Employer's contributions are based on unreduced pay and member's contributions on the pay plus SSP received, providing the total does not exceed full pay.
Employer's Statutory Sick Pay - Unpaid Sick Leave
While the member receives at least half pay including any SSP, scheme contributions should be deducted. However, when the member is only in receipt of SSP, scheme contributions should not be deducted from this.
Maternity/Paternity/Adoption Pay and Leave
Where a member is absent from duty on maternity/paternity/adoption leave, such absence is treated as pensionable employment so long as the member receives a salary. The following guidelines apply:
- member resigns at the outset (l eaver form to be submitted)
- member is regarded as being in pensionable employment up to the last day of his or her contract
- member takes maternity leave and then returns to duty
- any period of maternity leave for which the member receives pay or Statutory Maternity Pay (SMP) is classed as pensionable employment
- member does not return to duty after maternity leave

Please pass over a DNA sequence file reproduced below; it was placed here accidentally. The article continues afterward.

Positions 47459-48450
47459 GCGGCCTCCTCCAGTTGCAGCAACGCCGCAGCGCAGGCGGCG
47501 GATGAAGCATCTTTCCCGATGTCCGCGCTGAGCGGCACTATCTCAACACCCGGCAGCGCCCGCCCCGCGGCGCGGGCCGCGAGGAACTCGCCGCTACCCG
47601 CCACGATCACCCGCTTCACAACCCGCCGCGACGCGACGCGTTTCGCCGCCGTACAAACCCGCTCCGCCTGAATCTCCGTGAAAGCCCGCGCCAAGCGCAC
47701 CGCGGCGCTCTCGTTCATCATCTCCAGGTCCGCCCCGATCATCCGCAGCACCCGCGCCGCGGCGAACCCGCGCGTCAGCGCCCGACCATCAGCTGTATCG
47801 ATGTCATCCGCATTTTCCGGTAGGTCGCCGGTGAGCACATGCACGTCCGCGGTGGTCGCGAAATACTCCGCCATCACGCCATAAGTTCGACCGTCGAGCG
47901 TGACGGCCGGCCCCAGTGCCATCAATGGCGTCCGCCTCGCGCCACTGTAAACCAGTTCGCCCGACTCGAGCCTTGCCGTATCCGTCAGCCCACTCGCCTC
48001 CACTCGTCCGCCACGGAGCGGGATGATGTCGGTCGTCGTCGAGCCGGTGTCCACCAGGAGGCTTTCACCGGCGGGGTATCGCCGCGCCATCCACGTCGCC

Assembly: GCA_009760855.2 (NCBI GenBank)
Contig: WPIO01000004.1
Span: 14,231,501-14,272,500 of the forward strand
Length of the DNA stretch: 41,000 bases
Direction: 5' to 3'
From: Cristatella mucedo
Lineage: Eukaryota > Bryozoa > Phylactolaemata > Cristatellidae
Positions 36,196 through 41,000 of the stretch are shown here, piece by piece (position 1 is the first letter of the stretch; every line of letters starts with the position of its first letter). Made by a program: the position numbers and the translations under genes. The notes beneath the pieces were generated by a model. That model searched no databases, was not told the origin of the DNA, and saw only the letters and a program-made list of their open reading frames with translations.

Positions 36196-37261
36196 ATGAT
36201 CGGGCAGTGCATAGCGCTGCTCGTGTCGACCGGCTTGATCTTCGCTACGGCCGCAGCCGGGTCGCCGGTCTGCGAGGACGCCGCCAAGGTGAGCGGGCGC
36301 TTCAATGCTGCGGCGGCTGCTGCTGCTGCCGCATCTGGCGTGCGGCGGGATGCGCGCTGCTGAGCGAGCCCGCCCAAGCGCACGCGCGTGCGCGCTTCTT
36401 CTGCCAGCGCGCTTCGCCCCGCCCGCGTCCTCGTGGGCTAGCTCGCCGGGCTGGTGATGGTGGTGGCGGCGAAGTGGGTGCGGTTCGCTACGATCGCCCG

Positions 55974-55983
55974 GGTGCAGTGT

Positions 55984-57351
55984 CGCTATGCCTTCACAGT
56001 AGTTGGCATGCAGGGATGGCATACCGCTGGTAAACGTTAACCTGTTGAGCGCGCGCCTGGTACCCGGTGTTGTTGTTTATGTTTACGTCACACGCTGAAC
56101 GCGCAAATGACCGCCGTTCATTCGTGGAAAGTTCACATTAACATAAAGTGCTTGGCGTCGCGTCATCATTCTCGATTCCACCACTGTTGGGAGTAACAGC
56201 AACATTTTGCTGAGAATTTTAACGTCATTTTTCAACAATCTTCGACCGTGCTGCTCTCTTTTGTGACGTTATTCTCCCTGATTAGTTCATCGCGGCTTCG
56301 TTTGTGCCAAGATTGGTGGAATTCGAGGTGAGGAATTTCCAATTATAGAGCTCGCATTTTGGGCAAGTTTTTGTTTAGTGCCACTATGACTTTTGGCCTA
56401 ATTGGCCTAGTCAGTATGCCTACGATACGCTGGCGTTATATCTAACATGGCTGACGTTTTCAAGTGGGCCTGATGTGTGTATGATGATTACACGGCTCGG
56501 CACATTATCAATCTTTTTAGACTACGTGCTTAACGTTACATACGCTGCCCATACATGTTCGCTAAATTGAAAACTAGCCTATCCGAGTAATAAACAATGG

- leaver form to be completed, pensionable employment will be treated as having ended at the end of the paid maternity leave
- member takes paternity leave
- any period of paternity leave for which the member receives full salary or statutory pay is classed as pensionable employment. Where the member receives no pay, that period does not count as pensionable employment and must be shown as a period on non-contributing service
- member takes adoption leave
- any period of adoption leave for which the member receives full salary or statutory pay is classed as pensionable employment. Where the member receives no pay, that period does not count as pensionable employment and should be shown as days excluded.
If the circumstances for an individual member differ from the above and it is not clear what service should be regarded as pensionable under the STSS, please contact SPPA for advice.
An employee who chooses to have "Keep in Touch Days" should have contributions deducted on the pay actually received. Employer's contributions are based on the member's normal salary.
Any arrears of pension contributions can be collected when the member returns to work.
Total Pensionable Salary
Scheme benefits are based on pensionable salary and membership (otherwise known as service).
There are a number of occasions when a total pensionable salary will be required, e. g. benefit estimates and awards, transfer estimates and payments or credits, AVC quotes and purchases etc.
Paid notice should not be confused with payments made in lieu of notice and employers are advised to work on the following basis:
- the period reckons as contributing membership
- pension contributions should be deducted on the full amount.